The claimant was a bar worker in a village social club. She claimed exposure to smoke made her asthma worse. Liability was denied until it was finally admitted in court
The Claimant agreed to accept £1500.
The claimant bought a carpet from a shop. The shop offered the claimant another company to fit the carpet. She accepted and paid the fitters when they did the job. They did not secure a plate properly, two months later it sprung loose, and she tripped on it and was injured. The fitters had no insurance.
She sued the shop and the fitters. The Judge found the shop had a contractual relationship with the claimant for the fitting, supply and delivery of the carpet as they had held the fitters out as capable of doing the work and offered no alternative. The failure to fit the carpet properly was a breach of the contract between the claimant and the shop. The fitters were also negligent.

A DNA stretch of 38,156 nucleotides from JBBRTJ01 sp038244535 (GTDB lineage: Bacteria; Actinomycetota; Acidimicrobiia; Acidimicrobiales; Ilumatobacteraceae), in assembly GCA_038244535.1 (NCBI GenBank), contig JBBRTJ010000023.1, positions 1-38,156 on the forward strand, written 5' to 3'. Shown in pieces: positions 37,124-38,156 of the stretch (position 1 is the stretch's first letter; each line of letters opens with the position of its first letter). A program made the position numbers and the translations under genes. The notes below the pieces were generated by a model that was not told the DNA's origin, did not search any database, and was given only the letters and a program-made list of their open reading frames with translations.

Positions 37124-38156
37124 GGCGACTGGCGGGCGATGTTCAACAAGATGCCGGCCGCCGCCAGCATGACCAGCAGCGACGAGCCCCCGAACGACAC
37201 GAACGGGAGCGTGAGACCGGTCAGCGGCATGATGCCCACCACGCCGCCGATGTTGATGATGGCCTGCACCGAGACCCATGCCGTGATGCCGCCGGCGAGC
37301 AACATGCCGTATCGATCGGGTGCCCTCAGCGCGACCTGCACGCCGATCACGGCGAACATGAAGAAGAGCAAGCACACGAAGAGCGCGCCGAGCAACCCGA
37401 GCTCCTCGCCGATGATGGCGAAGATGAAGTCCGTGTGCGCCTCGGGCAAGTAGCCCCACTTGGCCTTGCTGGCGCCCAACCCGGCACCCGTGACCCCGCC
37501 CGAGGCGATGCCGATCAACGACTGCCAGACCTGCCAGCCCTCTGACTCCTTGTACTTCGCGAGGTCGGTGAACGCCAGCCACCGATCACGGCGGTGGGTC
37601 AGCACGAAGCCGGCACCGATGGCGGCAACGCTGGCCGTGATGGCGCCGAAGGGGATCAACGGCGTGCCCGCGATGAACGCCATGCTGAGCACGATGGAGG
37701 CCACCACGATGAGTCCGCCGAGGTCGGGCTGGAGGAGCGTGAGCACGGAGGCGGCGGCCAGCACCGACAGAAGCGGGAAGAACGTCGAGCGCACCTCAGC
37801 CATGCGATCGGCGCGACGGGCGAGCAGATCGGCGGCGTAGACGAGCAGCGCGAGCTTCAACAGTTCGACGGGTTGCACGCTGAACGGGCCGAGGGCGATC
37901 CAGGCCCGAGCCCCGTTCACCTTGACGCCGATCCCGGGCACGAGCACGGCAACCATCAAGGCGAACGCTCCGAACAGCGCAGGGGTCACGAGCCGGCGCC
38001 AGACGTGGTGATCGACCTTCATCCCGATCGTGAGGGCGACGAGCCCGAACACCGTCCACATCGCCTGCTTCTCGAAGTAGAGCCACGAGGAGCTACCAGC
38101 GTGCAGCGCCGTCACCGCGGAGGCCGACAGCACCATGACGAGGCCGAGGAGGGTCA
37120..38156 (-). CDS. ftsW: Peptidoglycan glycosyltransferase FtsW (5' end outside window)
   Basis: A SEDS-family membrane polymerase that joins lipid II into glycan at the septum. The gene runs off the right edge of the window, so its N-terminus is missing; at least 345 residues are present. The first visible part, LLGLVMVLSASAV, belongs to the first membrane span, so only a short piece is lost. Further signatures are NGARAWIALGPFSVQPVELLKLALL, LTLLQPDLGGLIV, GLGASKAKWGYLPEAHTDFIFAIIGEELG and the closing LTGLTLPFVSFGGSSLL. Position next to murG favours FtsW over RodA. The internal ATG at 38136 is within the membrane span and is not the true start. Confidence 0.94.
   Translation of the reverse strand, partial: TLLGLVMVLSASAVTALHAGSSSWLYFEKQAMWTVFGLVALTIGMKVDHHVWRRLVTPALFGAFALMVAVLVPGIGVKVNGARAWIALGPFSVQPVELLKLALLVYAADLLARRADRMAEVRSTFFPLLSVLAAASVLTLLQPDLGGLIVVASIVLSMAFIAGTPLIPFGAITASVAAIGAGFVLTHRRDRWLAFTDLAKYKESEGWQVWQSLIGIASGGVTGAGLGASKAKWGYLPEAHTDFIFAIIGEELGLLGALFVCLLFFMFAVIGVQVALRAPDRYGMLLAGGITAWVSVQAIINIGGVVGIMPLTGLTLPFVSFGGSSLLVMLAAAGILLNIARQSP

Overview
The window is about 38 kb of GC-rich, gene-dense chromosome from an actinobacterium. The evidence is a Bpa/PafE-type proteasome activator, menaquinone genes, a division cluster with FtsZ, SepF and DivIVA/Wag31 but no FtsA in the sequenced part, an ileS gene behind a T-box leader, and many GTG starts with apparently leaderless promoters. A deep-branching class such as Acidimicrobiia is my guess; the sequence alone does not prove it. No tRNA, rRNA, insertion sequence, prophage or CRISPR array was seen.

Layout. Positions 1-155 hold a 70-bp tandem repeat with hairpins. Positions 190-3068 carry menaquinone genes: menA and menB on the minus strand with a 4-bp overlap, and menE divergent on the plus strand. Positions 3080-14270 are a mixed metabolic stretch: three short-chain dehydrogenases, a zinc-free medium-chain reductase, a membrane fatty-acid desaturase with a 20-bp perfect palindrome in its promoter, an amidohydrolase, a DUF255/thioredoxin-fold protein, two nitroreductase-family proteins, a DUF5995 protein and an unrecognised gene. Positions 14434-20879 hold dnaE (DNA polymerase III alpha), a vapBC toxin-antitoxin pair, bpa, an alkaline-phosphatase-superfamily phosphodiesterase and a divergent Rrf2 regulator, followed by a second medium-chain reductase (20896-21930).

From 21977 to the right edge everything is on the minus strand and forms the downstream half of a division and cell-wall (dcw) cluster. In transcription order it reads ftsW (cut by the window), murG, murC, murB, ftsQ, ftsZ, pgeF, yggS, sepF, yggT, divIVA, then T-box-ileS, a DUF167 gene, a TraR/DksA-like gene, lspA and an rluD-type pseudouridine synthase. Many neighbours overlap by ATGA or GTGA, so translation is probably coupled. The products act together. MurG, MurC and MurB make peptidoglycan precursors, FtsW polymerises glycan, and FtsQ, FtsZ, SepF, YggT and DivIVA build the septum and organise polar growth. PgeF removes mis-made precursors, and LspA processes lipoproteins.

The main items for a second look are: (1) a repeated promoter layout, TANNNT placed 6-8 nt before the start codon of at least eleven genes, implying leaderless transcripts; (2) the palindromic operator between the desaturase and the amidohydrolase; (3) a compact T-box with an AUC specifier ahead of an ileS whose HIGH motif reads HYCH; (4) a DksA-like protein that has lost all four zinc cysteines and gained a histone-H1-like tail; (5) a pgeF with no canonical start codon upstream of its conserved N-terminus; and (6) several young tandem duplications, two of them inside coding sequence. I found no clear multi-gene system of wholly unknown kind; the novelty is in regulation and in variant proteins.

The client was a firefighter who was called to the scene of a fatal road traffic accident on 6 December 2002. He suffered injury to his neck as a result of two separate incidents at the accident.
The first “incident” was the manual handling of heavy cutting equipment from the appliance over a distance of approximately 50 metres. The client’s crew was short-manned and this led to lifting and carrying of equipment by the client alone, which would normally be shared by two people.
It was admitted that there was no manual handling risk assessment in place before the accident. It was admitted that the heaviest piece of equipment weighed 35 kg, and that, in respect of all items of equipment, subsequent risk assessments advised two people should move them.
He succeeded in this claim.
After taking evidence, the Judge found the claimant had failed to prove the second alleged accident on the day had happened and he lost that part of the claim.